More Questions? Need help?
- Contact email@example.com for further information or assistance related to using copyrighted material. We will respond as quickly as possible, and schedule a time to talk by phone or Zoom if appropriate.
- Need a copyright question answered in a hurry? A group of University Information Policy Officers (copyright experts from leading American universities, including Duke) is offering virtual office hours throughout the day via Zoom. See this Google Doc for who is available when, and how to connect via Zoom. You can ask your question and get an answer in real time from a trusted expert on copyright issues related to teaching and research.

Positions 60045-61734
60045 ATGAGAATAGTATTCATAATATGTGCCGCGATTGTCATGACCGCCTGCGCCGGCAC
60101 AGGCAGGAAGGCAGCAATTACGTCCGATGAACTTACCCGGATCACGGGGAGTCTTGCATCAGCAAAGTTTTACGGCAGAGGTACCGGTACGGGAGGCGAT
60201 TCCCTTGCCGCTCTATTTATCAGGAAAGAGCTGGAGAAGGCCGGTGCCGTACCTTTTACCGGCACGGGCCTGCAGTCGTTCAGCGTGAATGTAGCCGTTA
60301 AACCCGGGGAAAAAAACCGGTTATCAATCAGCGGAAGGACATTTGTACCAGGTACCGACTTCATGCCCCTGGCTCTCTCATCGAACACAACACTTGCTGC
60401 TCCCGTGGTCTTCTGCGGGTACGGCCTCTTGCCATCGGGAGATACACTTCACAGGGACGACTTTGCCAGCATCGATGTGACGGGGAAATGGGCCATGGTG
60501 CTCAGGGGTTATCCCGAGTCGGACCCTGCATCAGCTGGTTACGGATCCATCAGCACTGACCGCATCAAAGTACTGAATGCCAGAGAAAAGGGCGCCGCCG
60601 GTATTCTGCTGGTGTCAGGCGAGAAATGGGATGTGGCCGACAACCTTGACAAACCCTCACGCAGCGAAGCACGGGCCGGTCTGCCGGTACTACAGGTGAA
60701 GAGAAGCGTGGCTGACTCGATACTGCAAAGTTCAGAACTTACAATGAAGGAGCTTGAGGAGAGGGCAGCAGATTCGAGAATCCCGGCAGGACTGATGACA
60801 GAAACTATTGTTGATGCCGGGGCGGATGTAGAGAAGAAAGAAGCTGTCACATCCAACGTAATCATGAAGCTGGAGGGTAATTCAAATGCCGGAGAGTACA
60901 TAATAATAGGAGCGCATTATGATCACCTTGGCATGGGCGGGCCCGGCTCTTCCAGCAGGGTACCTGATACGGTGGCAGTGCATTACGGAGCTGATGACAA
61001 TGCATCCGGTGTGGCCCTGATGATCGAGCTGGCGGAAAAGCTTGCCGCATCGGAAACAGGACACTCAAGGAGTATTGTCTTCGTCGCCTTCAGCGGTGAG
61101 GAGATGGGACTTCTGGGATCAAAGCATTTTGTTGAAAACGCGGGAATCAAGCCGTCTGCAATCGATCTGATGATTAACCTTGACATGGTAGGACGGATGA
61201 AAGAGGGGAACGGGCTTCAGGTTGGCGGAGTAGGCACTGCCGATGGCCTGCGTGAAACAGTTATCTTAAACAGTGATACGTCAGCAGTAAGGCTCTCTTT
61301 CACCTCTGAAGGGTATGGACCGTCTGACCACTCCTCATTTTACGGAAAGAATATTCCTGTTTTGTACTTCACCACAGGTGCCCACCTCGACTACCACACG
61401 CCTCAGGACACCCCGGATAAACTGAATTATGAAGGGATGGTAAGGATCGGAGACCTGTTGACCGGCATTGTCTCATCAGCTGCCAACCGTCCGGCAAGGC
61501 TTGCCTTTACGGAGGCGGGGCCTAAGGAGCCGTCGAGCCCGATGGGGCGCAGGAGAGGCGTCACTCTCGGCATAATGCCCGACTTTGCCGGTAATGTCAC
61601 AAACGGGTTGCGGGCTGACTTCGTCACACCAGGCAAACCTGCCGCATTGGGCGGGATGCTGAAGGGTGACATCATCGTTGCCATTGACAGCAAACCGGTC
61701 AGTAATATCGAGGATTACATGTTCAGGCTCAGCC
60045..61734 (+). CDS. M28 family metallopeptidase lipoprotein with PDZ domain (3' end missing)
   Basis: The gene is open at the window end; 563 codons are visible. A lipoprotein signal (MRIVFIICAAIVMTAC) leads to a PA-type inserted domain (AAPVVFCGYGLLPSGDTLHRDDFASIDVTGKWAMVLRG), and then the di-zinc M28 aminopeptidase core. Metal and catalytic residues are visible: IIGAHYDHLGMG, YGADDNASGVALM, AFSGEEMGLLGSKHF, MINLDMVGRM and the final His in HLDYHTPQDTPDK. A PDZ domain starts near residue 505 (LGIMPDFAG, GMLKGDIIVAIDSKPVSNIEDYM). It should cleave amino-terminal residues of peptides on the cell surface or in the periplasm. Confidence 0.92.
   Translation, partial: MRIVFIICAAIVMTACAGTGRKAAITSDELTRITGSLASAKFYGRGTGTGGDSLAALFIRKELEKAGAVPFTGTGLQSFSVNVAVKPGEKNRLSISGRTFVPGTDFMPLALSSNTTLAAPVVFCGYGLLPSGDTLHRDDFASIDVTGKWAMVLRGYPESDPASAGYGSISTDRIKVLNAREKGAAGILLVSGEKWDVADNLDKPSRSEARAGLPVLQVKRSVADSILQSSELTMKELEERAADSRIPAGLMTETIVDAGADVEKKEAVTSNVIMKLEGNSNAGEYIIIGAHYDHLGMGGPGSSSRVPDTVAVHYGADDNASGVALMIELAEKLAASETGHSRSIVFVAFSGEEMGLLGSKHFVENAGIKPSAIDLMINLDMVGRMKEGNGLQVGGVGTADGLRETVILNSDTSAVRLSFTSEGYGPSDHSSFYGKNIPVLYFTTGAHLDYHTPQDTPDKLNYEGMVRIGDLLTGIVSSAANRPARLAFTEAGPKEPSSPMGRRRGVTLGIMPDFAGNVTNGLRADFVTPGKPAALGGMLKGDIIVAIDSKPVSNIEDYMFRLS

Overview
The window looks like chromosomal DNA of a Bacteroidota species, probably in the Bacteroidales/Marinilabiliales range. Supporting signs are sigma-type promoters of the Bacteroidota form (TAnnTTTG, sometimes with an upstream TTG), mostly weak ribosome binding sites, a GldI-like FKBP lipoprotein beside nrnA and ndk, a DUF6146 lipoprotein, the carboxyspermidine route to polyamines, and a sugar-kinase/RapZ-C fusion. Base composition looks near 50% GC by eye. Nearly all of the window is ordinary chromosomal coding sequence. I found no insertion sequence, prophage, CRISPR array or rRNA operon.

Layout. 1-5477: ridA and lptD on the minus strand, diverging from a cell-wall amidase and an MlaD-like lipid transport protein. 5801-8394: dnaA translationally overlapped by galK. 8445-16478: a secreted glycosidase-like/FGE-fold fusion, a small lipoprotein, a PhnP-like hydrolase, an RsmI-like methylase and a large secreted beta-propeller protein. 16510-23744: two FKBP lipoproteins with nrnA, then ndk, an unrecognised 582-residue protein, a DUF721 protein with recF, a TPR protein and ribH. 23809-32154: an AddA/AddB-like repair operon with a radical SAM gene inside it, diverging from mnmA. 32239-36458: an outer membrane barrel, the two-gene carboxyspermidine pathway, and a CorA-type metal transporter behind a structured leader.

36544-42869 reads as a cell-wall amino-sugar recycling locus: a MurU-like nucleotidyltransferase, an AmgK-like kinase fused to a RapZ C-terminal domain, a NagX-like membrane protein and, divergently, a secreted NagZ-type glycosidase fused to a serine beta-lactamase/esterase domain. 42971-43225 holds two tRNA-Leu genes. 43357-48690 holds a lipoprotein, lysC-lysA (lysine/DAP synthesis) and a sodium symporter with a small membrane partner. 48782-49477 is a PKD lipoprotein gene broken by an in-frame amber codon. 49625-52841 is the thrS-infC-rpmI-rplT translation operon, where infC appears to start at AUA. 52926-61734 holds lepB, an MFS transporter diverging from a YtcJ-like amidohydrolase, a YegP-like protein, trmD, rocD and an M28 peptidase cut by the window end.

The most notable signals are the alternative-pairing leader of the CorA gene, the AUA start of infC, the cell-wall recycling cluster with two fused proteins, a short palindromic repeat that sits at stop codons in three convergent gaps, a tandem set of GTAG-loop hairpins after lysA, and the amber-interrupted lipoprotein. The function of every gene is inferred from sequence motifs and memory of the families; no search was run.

- Contact course reserves specialists for further information and assistance with e-reserves: firstname.lastname@example.org (Perkins Library); email@example.com (Lilly Library/video); or firstname.lastname@example.org (Music Library).
- Contact Duke Libraries IT Support with issues related to linking to Libraries content.
- Contact Duke Learning Innovation for practical help with overall course and assignment design, as well as technical topics such as adding content to Sakai, or sharing presentations via Zoom.
March 2020 – Adapted from “Rapidly shifting your course from in-person to online” by Nancy Sims, University of Minnesota Libraries, and licensed under a Creative Commons Attribution-NonCommercial License.